xi's moments
Home | Society

Experts weigh in on legal limits of online reviews

By CAO YIN | China Daily | Updated: 2022-01-19 09:04


Will netizens be held legally liable for posting "negative comments "about services or products online? The answer depends on whether the published content insults or defames service providers, legal professionals said.

Sharing opinions-likes or dislikes-on services or products in the internet era, especially when shopping online, is a legitimate right of consumers, but those who use ugly words to attack sellers or slander service providers by fabricating facts should bear legal responsibility, the experts said.

They made the remarks after an education consultancy in the Guangxi Zhuang autonomous region sued two netizens in a local court for making improper comments in cyberspace.

One defendant, a Beijing postgraduate, spent 700 yuan ($110) taking courses provided by the firm in February 2020. A month later, when asked "What do you think of the class" online, he replied, "The company is watching students who dislike its services, and it has also instigated arguments in its WeChat group involving students."

He added: "People who post bad comments to the company will face online violence if they use real names."

The other defendant was accused of using ugly words, such as "disgusting" and "nothing valuable", when answering the same question online.

The company took the pair to the Xingbin District People's Court in Guangxi in September, claiming the comments infringed on its reputation and applying for 50,000 yuan in compensation from each of them.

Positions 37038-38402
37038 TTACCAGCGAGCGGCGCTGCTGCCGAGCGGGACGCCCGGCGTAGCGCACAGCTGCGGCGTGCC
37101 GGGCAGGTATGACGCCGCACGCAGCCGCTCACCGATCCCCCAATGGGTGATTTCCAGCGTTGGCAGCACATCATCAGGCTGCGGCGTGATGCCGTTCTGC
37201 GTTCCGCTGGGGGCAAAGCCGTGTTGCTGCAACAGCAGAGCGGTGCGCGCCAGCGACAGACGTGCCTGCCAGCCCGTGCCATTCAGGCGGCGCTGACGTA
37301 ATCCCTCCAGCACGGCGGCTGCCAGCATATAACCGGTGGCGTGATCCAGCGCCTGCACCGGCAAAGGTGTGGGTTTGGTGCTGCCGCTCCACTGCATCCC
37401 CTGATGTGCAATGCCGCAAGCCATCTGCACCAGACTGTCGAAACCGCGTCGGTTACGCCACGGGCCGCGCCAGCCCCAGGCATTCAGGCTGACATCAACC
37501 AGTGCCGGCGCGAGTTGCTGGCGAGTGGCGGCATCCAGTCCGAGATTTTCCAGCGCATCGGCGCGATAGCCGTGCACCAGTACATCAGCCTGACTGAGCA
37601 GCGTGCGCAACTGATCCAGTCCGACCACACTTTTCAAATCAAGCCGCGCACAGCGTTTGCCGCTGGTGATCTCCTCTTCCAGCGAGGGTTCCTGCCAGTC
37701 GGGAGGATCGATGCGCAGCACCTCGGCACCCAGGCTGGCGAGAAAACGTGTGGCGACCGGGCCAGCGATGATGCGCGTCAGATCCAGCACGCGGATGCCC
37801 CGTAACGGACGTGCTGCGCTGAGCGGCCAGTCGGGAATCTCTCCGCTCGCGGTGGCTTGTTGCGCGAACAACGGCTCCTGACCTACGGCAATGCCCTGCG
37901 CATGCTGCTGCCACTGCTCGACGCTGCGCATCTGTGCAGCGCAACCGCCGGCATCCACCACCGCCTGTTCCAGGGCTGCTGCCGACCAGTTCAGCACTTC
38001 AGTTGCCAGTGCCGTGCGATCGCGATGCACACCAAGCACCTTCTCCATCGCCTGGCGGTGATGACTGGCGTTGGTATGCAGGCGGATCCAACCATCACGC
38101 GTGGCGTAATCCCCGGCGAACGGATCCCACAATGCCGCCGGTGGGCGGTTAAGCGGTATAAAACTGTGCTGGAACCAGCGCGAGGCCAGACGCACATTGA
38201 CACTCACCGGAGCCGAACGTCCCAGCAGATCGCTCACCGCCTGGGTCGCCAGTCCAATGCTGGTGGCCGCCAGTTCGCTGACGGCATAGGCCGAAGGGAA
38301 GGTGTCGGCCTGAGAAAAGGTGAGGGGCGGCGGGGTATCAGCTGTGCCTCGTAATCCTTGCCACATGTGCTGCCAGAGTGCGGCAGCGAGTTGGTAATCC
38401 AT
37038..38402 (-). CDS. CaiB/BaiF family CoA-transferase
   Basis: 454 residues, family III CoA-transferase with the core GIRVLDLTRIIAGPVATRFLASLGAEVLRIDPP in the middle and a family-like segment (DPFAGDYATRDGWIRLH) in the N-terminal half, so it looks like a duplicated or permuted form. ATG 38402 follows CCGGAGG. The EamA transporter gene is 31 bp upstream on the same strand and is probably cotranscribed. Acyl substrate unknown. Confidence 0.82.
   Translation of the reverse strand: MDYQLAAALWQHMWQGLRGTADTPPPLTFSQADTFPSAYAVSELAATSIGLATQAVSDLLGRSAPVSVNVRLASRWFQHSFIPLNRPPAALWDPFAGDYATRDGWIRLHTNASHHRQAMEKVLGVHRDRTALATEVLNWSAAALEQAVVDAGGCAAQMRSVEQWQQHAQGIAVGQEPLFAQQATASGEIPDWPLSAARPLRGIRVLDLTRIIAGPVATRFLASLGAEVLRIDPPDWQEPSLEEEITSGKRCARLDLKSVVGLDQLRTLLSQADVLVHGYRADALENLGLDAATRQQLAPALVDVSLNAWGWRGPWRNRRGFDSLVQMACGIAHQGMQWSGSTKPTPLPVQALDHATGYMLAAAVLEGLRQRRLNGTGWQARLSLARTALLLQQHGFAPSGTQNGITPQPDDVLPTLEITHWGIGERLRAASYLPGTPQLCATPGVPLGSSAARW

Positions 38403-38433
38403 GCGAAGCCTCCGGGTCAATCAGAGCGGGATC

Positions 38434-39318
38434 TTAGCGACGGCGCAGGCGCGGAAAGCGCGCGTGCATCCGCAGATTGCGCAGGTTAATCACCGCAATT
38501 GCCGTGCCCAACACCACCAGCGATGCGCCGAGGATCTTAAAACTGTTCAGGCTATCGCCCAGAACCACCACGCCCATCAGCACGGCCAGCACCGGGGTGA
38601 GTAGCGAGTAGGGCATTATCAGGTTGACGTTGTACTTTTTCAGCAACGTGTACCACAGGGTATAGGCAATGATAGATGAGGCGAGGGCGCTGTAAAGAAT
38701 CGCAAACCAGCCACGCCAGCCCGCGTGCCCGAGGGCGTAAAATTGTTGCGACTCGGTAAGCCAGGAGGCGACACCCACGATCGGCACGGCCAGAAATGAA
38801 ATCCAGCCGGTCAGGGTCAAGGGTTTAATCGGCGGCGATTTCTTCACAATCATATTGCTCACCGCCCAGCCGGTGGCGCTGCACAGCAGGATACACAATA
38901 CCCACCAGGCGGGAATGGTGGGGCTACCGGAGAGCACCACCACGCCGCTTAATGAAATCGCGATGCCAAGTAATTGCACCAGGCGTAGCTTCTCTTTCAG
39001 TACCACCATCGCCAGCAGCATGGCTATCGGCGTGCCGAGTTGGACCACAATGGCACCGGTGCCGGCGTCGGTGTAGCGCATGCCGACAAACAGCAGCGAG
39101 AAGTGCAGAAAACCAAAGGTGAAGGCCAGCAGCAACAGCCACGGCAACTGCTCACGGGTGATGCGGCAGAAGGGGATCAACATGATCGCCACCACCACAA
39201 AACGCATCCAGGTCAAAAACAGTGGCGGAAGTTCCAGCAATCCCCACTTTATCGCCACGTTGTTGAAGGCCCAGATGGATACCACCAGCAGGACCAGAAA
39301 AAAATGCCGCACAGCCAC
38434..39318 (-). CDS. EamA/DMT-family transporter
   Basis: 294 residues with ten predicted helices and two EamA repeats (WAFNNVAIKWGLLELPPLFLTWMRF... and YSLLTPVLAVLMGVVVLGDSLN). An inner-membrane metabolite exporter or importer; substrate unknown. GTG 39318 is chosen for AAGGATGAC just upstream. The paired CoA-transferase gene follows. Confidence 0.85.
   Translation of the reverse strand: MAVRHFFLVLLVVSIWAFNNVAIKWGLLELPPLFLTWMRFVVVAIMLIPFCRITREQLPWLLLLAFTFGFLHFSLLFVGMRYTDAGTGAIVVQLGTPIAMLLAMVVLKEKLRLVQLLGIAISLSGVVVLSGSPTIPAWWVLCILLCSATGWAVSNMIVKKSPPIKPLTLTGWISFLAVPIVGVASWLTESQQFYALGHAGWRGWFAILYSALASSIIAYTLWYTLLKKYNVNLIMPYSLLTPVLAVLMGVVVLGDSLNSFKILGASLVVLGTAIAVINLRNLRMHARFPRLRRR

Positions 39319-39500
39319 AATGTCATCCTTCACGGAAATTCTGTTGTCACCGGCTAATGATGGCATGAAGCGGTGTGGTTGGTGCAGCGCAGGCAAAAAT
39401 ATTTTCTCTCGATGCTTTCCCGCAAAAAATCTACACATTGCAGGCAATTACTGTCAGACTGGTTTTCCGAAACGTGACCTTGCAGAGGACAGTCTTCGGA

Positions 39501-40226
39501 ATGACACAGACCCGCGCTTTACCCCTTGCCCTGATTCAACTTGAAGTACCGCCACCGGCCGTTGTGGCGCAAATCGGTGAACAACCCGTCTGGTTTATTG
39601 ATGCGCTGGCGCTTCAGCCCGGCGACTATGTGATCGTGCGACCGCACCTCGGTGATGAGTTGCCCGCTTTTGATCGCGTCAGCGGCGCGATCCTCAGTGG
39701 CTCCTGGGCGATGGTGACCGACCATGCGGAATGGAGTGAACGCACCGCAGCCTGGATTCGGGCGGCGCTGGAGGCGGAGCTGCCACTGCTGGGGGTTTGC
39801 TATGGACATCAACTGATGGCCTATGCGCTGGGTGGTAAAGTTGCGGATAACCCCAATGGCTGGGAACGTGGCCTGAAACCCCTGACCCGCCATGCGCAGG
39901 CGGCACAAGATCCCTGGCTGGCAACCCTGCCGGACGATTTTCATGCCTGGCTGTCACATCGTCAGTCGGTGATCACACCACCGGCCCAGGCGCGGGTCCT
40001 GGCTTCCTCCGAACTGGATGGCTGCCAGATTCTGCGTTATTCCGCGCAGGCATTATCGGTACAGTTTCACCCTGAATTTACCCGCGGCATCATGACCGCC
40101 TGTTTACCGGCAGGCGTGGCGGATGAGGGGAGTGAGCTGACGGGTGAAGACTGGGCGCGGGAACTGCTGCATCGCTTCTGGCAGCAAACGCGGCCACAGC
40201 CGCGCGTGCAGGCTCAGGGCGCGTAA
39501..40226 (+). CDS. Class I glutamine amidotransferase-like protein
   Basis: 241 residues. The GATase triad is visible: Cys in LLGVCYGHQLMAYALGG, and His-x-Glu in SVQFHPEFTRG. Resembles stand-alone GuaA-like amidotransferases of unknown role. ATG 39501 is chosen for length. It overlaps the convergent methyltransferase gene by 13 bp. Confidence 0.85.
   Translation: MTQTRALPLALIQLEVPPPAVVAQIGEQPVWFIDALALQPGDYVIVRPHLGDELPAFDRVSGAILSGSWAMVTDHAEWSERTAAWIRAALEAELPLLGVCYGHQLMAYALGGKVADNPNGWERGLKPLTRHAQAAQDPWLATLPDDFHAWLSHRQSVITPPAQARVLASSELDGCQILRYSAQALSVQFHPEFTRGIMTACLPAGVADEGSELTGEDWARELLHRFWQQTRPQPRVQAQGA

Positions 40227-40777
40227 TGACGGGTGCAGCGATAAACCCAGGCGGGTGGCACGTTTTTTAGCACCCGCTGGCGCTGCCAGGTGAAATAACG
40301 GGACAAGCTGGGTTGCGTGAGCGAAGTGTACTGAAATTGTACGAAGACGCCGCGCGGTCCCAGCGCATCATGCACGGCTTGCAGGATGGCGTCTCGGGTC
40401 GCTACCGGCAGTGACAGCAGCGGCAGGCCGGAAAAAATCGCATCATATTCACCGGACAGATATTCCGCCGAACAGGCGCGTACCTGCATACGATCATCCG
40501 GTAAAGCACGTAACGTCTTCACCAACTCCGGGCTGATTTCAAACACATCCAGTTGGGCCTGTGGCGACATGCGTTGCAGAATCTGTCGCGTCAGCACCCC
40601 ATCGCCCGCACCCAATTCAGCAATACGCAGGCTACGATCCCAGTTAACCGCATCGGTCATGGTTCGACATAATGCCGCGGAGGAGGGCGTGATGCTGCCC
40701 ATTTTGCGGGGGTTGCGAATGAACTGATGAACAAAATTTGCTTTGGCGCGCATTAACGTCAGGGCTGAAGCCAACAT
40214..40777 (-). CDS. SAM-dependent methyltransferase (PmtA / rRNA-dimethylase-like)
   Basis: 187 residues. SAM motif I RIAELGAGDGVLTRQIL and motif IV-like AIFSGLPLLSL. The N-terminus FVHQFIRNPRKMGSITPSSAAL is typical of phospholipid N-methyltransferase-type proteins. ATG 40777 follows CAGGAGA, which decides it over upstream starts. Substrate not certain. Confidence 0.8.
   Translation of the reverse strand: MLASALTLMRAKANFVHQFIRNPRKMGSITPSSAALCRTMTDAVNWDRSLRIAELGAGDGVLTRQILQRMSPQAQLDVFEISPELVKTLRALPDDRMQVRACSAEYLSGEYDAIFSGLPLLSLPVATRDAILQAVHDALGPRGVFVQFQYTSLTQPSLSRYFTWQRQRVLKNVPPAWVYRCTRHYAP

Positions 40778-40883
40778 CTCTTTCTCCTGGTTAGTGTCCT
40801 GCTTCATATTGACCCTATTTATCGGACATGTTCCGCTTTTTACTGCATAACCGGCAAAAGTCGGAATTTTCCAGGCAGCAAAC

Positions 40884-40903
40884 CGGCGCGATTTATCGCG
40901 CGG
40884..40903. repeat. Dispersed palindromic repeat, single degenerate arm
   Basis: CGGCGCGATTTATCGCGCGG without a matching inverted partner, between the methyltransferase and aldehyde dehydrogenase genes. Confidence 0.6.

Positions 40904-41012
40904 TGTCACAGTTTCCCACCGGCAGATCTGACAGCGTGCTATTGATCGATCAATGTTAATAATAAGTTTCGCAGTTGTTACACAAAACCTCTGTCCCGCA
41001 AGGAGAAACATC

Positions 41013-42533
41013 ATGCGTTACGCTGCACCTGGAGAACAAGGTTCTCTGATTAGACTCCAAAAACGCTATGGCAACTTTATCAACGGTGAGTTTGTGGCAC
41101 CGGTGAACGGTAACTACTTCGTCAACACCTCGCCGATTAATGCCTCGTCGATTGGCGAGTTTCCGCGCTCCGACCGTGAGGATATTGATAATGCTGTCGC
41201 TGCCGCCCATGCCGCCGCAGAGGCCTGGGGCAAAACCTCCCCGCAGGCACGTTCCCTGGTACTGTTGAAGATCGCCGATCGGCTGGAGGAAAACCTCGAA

The court ruled recently that the comments insulted or defamed the plaintiff and ordered the two netizens to each pay 2,500 yuan to the company.

The verdict also required the two defendants to apologize to the company online and pay about 772 yuan to cover its expenses in stopping the infringement.

Ma Li, a Beijing civil lawyer, said: "Providing negative comments about unhappy experiences of some online services is no grounds for blame, as different people have different tastes. Everyone has the right to speak out about how they feel after service or product purchases, which is in line with the Constitution and the Consumer Rights Protection Law.

"It's also service providers' aim in opening a channel to receive public opinions online. But there is a bottom line in online information posts.

"If someone uses ugly words or untrue information to attack service providers, his or her behavior will be an infringement."

In the Guangxi case, the Beijing postgraduate did not prove what the online violence was and who suffered such violence in cyberspace after posting bad comments about the company, "so his comment was just a story he made up, which could be identified as defamation under the law", she explained.

Ma suggested netizens surf the internet in a civilized manner and provide sensible comments, "as showing an attitude and expressing dissatisfaction also need to abide by laws".

Zhao Zhanling, a legal adviser for the Internet Society of China, said that people's rights to speak out and comment should be respected, "but it doesn't mean they can speak out without limits".

He also called for businesses and internet platforms to learn to accept different voices on services or products from netizens, saying that would show respect to consumers.

"If what netizens post is not defamatory, service providers won't delete their 'dislikes' nor force them to correct or even remove their comments," he added.

Global Edition
Copyright 1995 - . All rights reserved. The content (including but not limited to text, photo, multimedia information, etc) published in this site belongs to China Daily Information Co (CDIC). Without written authorization from CDIC, such content shall not be republished or used in any form. Note: Browsers with 1024*768 or higher resolution are suggested for this site.
License for publishing multimedia online 0108263

Registration Number: 130349